This sounds nearly identical to Thomas’ Toddy, but what’s interesting here is that both drinks have brandy as their base, not the one ingredient that seems to be the general modern-day Toddy staple: whiskey. This, surprisingly, doesn’t really seem to matter at all. What does matter is the balance of aromatics, flavor, texture and, perhaps most importantly, temperature.
“Really, who cares what spirit you use?” says Morgenthaler. “If you like whiskey, use whiskey. If you like brandy, rum or pear eau-du-vie, use that.” What does matter, he says, is heat. Morgenthaler adopts a bain-marie approach. This involves heating the spirits by pouring very warm water into one mixing tin, then adding the base spirit (in his case, bourbon), allspice dram, lemon juice and house-made ginger syrup in the other and then nestling it in the first. It’s a sort of double-boiler concept to get the spirits warm and release their aromatics. Then add a little hot water, stir and serve.
“I had been served so many warm or lukewarm Toddies that I was looking for a way to drink the whole drink hot,” says Morgenthaler. “A splash of hot water alone doesn’t result in a hot drink. The bain-marie is our way of getting those ingredients up to temperature. That’s the secret to our Hot Toddy—it’s actually hot.”
“A great Hot Toddy should have the perfect balance in acidity and sugar without being too strong, as vapors make it unpleasant to drink hot,” says Nico de Soto, who created a Toddy riff, the Bad Santa, for Miracle, the national Christmas cocktail pop-up that kicks off in November. It’s one of most complicated Toddies out there, consisting of hot milk punch made with Barbados rum, Trinidad overproof rum, Batavia-Arrack, pineapple juice, lemon juice, almond milk, myriad spices, coconut water and coconut oil. But the combo works.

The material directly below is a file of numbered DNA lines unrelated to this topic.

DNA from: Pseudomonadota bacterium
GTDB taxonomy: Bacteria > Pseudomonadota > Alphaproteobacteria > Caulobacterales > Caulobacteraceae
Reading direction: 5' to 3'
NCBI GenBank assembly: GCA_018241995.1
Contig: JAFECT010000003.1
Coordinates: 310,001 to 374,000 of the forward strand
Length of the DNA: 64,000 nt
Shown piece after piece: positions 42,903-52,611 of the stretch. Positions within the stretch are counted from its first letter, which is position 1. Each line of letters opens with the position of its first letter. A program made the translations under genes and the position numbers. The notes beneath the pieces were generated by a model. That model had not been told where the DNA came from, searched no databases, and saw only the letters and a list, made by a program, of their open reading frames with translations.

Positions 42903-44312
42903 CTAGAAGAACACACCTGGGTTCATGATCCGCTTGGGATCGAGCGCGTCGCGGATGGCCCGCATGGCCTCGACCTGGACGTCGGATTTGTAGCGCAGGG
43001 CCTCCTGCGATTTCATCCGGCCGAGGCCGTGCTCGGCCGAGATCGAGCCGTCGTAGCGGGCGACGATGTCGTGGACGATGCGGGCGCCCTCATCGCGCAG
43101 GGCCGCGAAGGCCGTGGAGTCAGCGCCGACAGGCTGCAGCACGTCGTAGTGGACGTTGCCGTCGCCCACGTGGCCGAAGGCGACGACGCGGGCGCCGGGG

De Soto found that adjusting the sugar level was key because, he says, in its hot form, the drink requires more sugar than it would if it was served cold. “It’s all about balancing what spirit you put in. I prefer rum, but that’s a personal opinion. As long as you use a good quality base, you can make it work. You can even use fernet!”
“Certain spirits bring their own level of sweetness,” says Lockman, who gravitates toward the traditional with the Toddies on his menu for the vanilla and caramel notes that whiskey or brandy tend to pick up from time in a barrel. “Personally, I try to stick to the original sweetener, honey, because it’s the throat-soothing part of the drink, and other sweeteners don’t exactly do the trick or have the same texture or flavor. The secret to balancing the components comes from trial and error. I’ve seen a lot of Toddy variations, but it basically boils down to alcohol, citrus, sweetener and hot water.”
And of course, the whole simmering shebang needs to smell good—less aromatic than the perfume department of Macy’s but more than a simple shaving of Thomas’ suggested grate of nutmeg.
“The right aromatics take a hot Toddy to the next level and enhance the overall flavor of the drink,” says Lockman. “Plus, using baking spices or herbs opens up a lot of creative possibilities to riff on the classic combination. By putting a sprig of rosemary or clove-studded orange peel in the same drink, it will bring out different notes in the base spirit, or the house syrups and honeys we use. Your nose plays a big role in how you taste.”